Covid-19 is changing how we talk to each other – and what we need to say

If Covid-19 has a silver lining, it may be this: it is making humans around the world realise how much we all share, how much we all stand to lose, how much we need to work together, and how we lead each other without physical contact. This involves all of us who are leaders, no matter how small the group we are leading, or how new we are to leadership. Lockdown is forcing us to move our human connections online, and this is changing how we lead, who we lead and how others respond to our leadership.

Leaders – including young leaders with few resources  and little experience – are grasping this opportunity to get their messages out on a scale that was unheard-of just last year. Online communication has been advancing at a fast pace for the last two decades. But the acceleration we have witnessed in the past few months of lockdowns and stay-at-home orders is unprecedented. At a time of such momentous change, it is worth reflecting on some of the key implications of this move from the physical to the digital.

Under the old paradigm, political rallies, seminars in lecture halls and picket lines were the norm for getting messages across. They reached a limited number of people at a time. Online communication has made these messages accessible around the world, on a par with the kinds of celebrities who command airtime on traditional media networks. The acceleration of digitalisation brought about by Covid-19 is changing how democracy works by enlarging the platform where we can speak and extend our reach to anyone online.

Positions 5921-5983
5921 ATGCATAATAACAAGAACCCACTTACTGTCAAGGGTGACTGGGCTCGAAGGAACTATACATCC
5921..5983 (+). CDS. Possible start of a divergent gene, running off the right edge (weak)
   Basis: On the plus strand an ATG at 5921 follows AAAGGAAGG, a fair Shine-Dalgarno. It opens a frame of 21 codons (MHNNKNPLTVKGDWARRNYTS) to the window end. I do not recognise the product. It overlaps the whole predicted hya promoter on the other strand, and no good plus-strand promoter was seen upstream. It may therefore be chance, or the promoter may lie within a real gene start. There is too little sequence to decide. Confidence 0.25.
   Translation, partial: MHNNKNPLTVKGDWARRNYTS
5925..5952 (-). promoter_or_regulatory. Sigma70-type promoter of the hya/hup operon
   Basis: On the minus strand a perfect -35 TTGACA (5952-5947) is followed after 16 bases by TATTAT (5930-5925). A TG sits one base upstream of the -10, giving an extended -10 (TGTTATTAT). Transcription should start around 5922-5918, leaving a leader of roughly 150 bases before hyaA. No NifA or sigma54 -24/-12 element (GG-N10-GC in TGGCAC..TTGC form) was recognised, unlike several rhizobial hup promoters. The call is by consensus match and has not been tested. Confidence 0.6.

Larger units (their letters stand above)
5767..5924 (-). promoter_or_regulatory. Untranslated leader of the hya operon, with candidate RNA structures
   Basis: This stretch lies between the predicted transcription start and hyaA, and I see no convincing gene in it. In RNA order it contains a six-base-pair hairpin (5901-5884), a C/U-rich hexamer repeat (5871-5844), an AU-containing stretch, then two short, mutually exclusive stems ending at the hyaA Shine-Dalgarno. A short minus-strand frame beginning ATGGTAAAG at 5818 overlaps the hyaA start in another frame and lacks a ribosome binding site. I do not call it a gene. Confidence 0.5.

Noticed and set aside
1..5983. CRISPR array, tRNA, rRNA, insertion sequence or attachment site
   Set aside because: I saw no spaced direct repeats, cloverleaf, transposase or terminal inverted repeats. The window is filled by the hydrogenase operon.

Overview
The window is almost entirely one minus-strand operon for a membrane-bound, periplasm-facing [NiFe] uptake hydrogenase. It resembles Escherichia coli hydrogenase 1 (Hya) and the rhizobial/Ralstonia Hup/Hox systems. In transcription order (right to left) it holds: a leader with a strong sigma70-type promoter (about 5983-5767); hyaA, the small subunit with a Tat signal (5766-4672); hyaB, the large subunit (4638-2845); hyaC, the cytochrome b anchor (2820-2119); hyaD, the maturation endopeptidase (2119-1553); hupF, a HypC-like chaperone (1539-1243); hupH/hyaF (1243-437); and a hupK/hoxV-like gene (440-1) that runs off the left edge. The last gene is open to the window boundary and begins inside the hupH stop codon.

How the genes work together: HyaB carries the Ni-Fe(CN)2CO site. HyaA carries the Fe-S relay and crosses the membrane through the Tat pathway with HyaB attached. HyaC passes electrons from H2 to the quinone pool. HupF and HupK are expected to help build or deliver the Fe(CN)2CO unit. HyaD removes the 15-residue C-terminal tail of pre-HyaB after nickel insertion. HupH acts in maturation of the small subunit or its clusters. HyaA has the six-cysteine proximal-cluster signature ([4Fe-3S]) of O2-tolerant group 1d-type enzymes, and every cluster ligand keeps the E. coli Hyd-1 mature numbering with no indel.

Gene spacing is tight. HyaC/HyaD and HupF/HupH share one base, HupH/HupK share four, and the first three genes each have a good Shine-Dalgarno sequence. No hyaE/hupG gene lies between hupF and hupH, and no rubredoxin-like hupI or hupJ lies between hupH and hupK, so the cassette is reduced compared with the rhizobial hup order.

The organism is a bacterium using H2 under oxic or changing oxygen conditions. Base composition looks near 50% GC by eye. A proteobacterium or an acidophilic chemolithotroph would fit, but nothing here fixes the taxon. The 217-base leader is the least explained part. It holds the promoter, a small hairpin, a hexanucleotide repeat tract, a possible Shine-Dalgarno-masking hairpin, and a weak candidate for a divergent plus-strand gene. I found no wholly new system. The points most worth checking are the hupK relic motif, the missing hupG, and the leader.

Online communication needs few resources when compared with traditional forms. A student movement with no finances can organise a gathering of people around the globe, sitting in front of their computers. The group can invite a high-calibre speaker to address this gathering and record the podcast for circulation afterwards. Before lockdown, such an event would mean renting a venue, arranging security, accessing sound equipment and technicians and other costs, as well as transport, accommodation and other expenses for the guest speaker.

While these organisations are increasing their reach through online platforms, they are also sharing online space and audience attention with other organisations, speakers and ideologies. Such a climate creates opportunities to collaborate, as well as to compete with other groups. This raises the standard for every group to aim for excellence, for instance by securing the best available speakers. One example could be a grassroots political movement that presents a lecture series featuring an international academic speaking on the history of Pan-Africanism. In this way, the group is not just promoting an ideology, but building an academic case for that ideology.

Another advantage of online communication is that these groups no longer need to rely on personal or formal introductions to high-calibre speakers; they can connect through email, Twitter and Instagram. So the network of speakers and their respective messages grows not just by word of mouth, but also by the click of a button: re-tweets and forwarded messages.

Online platforms allow for engagement with ideas on a much greater scale than was possible before. People in the audience can  submit questions online and get an immediate response, comment on a Twitter-feed and generate their own chat groups afterwards. Lectures are no longer just one expert speaking, but a community interacting.

It takes strong leadership to guide these evolving engagements into meaningful change. Such leadership needs to adhere to a strong standard of excellence to build change that is sustainable. And it needs to exercise empathy and compassion, if change is to benefit the whole world.